Philanthropy frequented the headlines in 2006. The personal fortunes of high-profile individuals, such as Warren Buffet, Bill and Melinda Gates, and Richard Branson, became the engines of social change. Social entrepreneurship gained serious commercial focus, with awards like the X Prize recognizing social and scientific achievement and corporations like Google dedicating resources to eradicating poverty, stopping climate change and eliminating world hunger. A trend points to a correlation between business and social change. As this trend continues, the distinction between for-profit and nonprofit blurs, evidencing a decaying, century-old dichotomy, which has become stale to its modern participants. A new corporate structure is needed to bridge the gap—reflecting the power for social change possessed in the traditional for-profit corporation and breathing sustainability into the 501(c)(3) nonprofit. Standing on opposite sides of this divide are the members of each camp, searching for middle ground.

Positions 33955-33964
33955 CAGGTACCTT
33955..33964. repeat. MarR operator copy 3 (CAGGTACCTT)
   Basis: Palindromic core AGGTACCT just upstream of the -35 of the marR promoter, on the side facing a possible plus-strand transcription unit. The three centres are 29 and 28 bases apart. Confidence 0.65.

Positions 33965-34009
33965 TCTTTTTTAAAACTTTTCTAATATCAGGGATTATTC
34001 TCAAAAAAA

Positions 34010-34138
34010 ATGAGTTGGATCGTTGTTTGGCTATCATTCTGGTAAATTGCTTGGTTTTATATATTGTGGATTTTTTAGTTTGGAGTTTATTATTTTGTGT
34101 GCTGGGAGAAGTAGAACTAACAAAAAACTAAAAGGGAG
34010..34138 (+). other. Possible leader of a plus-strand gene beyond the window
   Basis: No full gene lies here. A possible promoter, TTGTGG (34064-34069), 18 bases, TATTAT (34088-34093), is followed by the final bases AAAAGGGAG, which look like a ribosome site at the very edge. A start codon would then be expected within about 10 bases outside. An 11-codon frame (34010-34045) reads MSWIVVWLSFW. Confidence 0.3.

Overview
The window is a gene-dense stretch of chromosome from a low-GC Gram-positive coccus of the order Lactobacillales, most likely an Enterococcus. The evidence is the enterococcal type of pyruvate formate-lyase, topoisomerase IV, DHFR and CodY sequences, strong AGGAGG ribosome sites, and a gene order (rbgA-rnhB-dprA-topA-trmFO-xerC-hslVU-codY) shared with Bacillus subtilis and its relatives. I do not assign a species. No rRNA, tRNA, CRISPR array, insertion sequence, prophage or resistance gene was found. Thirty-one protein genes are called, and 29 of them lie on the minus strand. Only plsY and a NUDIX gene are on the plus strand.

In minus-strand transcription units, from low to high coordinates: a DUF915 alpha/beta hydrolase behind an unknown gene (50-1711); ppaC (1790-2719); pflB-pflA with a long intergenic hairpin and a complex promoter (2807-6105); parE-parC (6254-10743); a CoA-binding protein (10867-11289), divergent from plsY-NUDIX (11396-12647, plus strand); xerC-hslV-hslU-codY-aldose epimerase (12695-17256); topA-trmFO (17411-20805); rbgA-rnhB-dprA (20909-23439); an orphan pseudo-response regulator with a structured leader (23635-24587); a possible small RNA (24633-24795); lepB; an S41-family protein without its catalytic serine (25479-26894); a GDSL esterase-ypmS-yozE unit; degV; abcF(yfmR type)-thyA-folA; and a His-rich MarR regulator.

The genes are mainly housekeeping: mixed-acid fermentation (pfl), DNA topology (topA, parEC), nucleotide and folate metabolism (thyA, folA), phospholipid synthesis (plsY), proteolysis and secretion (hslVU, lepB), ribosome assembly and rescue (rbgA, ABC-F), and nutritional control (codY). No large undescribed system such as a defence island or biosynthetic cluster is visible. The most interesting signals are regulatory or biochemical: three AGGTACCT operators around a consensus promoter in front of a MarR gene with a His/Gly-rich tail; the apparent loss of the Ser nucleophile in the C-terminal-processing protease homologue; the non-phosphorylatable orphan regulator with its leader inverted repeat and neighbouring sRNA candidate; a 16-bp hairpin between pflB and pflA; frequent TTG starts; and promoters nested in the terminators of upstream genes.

In this comment, I will explore the creation of a hybrid corporate entity, coined the “not-for-loss” corporation. I will start by highlighting Google’s philanthropic arm, “Google.org,” as a model for developing the not-for-loss corporation. Second, I will discuss the legal benefits and drawbacks of nonprofit and for-profit entities. Finally, I will outline the proposed not-for-loss corporate structure and provide criticism of the concept.